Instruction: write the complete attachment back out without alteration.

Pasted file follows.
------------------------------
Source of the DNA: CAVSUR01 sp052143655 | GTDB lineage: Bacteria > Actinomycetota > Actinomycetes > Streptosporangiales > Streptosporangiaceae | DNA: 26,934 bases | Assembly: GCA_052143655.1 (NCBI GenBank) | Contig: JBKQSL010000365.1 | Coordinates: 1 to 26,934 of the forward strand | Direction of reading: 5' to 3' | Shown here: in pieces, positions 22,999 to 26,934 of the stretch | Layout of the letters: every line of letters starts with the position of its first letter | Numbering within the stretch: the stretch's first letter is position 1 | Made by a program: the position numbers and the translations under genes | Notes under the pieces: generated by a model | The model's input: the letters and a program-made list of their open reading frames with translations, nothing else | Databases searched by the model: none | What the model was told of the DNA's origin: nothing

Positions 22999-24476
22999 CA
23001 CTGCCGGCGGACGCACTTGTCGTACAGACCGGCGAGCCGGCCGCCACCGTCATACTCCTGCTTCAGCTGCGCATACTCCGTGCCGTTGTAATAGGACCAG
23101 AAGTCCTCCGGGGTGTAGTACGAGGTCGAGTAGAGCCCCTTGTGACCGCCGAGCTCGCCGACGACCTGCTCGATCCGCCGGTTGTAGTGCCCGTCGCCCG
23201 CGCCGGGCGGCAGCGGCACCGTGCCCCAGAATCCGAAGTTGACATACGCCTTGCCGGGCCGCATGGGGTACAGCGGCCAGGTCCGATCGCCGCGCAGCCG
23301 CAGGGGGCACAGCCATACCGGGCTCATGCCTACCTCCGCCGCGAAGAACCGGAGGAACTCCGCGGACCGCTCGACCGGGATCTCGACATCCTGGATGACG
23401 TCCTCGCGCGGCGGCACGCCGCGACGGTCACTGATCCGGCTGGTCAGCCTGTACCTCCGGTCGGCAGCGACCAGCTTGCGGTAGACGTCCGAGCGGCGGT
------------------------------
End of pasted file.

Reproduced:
Source of the DNA: CAVSUR01 sp052143655 | GTDB lineage: Bacteria > Actinomycetota > Actinomycetes > Streptosporangiales > Streptosporangiaceae | DNA: 26,934 bases | Assembly: GCA_052143655.1 (NCBI GenBank) | Contig: JBKQSL010000365.1 | Coordinates: 1 to 26,934 of the forward strand | Direction of reading: 5' to 3' | Shown here: in pieces, positions 22,999 to 26,934 of the stretch | Layout of the letters: every line of letters starts with the position of its first letter | Numbering within the stretch: the stretch's first letter is position 1 | Made by a program: the position numbers and the translations under genes | Notes under the pieces: generated by a model | The model's input: the letters and a program-made list of their open reading frames with translations, nothing else | Databases searched by the model: none | What the model was told of the DNA's origin: nothing

Positions 22999-24476
22999 CA
23001 CTGCCGGCGGACGCACTTGTCGTACAGACCGGCGAGCCGGCCGCCACCGTCATACTCCTGCTTCAGCTGCGCATACTCCGTGCCGTTGTAATAGGACCAG
23101 AAGTCCTCCGGGGTGTAGTACGAGGTCGAGTAGAGCCCCTTGTGACCGCCGAGCTCGCCGACGACCTGCTCGATCCGCCGGTTGTAGTGCCCGTCGCCCG
23201 CGCCGGGCGGCAGCGGCACCGTGCCCCAGAATCCGAAGTTGACATACGCCTTGCCGGGCCGCATGGGGTACAGCGGCCAGGTCCGATCGCCGCGCAGCCG
23301 CAGGGGGCACAGCCATACCGGGCTCATGCCTACCTCCGCCGCGAAGAACCGGAGGAACTCCGCGGACCGCTCGACCGGGATCTCGACATCCTGGATGACG
23401 TCCTCGCGCGGCGGCACGCCGCGACGGTCACTGATCCGGCTGGTCAGCCTGTACCTCCGGTCGGCAGCGACCAGCTTGCGGTAGACGTCCGAGCGGCGGT